TRAFFIC, ITS COST ON THE ECONOMY AND PEOPLE’S LIVES
IF YOU THINK you’re only losing a few hundred pesos from your paycheck every time you arrive late for work because of the traffic, think beyond yourself and think of the nation’s economy. The Philippines is losing 2.4 Billion pesos each day because of traffic. This is how much the country is losing each day due to traffic that we hope to see real changes to happen on Metro Manila roads under the administration of President-elect Rodrigo Duterte.
If we compute this loss on a yearly basis at five working days per week, this would more or less amount to P 625 Billion. These monies could bring more food on the table for the poor and significantly improve the lives of Filipinos. These are loses caused by wasted man hours and the incremental cost incurred in the movement of people, goods and raw materials to and from the factories and ports because of bad traffic.
Economic analysts predict that, unless major road projects are undertaken to address the worsening traffic problem in Metro Manila, by year 2030, the Philippine economy will lose over P 6 Billion pesos each day due to traffic.
How bad is it?
If you’re living in Quezon City and needs to be at work by eight o-clock in the morning at Makati City, you have to hit the road before six o-clock to beat the morning rush hour traffic along EDSA and C-5. Meaning, you have to be up by four thirty to prepare and have a quick breakfast. And by the time you hit the road at about five thirty, the kids could still be in dreamland curled up in their beds. If you take the bus to avoid the very long line of commuters to the over-crowded trains, this could also be bad.
Going back home after office hours is the same story, if not even worse. How much family time is lost due to bad traffic, which could have been quality time with the family? Moreover, how many lives have already been lost due to road rage? Yes, traffic can cause tempers to boil on the road. Such is the traffic situation in Metro Manila that it’s not getting any better, but turning worse instead.
The Culprits to Traffic Woes
The culprits to our traffic woes are Metro Manila’s growing population, rising number of vehicles, poor enforcement of traffic rules, road diggings and repairs, undisciplined motorists and insufficient road infrastructures.
According to the Philippine Statistics Authority (PSA), in August 2007, the National Capital Region (NCR) had a population of 11,547,959. This figure is higher by 1,615,399 over the 9,932,560 NCR population in 2000. This represented an average annual population growth rate of 2.10 percent in NCR for the period 2000-2007.
For his part, Metro Manila Development Authority (MMDA) Assistant General Manager for Operations lawyer Emerson Carlos said in an earlier report, the metropolis is crowded with over 2.5 million Metro Manila registered vehicles. But this could easily swell to an even bigger number as vehicles registered outside Metro Manila also use the roads of the National Capital Region (NCR). And with the rate auto financing companies are rolling out low-down payment and easy financing schemes for prospective car buyers, more new cars are rolling out of dealerships each day.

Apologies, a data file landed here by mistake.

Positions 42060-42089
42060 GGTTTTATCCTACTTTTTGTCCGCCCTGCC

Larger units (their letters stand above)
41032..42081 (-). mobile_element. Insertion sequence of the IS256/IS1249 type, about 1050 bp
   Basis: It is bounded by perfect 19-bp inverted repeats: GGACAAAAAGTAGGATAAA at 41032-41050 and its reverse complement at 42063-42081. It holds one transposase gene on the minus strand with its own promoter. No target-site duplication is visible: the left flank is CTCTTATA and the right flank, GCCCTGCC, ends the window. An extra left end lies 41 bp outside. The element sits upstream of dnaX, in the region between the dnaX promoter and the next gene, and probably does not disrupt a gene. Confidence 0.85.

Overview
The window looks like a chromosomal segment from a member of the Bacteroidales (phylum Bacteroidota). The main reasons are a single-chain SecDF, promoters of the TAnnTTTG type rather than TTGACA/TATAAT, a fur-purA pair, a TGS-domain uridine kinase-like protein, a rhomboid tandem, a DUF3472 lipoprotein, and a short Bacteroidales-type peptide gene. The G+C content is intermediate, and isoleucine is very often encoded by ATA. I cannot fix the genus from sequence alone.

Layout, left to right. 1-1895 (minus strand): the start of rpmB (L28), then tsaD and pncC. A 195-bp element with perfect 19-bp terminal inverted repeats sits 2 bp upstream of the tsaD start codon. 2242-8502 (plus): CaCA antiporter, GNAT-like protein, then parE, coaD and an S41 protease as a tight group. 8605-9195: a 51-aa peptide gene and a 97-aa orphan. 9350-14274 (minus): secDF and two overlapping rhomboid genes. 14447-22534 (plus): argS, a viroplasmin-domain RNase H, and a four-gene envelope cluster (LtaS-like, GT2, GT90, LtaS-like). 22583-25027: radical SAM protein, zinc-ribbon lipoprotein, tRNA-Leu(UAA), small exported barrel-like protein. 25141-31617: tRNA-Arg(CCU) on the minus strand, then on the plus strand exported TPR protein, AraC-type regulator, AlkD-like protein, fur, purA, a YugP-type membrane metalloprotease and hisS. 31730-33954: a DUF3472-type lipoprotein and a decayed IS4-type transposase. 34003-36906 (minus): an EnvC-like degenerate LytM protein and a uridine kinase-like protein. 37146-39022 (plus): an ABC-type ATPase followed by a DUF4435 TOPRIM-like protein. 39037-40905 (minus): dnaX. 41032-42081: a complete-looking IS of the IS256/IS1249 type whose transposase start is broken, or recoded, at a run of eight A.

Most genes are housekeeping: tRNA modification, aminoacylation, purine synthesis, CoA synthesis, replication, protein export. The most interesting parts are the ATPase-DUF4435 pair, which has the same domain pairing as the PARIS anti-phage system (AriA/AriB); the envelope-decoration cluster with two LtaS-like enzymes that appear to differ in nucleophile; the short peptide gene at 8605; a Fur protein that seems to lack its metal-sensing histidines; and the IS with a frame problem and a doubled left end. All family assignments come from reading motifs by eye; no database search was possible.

Metro Manila’s traffic woes can be addressed with an efficient and comprehensive traffic management program that is anchored on three E’s for Engineering, Education and Enforcement.
Engineering is very important in traffic management as this will cover the much needed road infrastructures to accommodate the growing number of vehicles in Metro Manila. According to Carlos, Metro Manila has only about 5,000 kilometers of roads when according to a study, the metropolis must have 8,000 kilometers of road networks.
Education is also essential in traffic management. This must, however, be a collective undertaking by the motorists, pedestrians, commuters and traffic enforcers. The public, especially the road users, must be informed of the traffic rules and regulations and what not to do while using the roads. An informed road user after all, would unlikely be involved in any traffic situation.
Enforcement of traffic rules for its part will be crucial in putting order on the roads. With Metro Manila’s insufficient roads, the strict enforcement of traffic regulations could matter a lot. The traffic rules are clear and the fines and penalties defined. However, if these are not properly enforced, Metro Manila will continue to suffer from the debilitating effects of its worsening traffic condition.
The administration of incoming president Rodrigo Duterte would be inheriting a proverbial problem that had been passed-on to many presidents. And while the administration of outgoing president Benigno Simeon Aquino III have started several major road projects in Metro Manila, its completion will, however, take years. But we can see a silver lining in the incoming Duterte administration. The Davao Mayor’s style of discipline, could help put order on the chaotic roads of Metro Manila.
ARIEL NEPOMUCENO is the Deputy Commissioner at the Bureau of Customs, and a columnist of Trade In Magazine.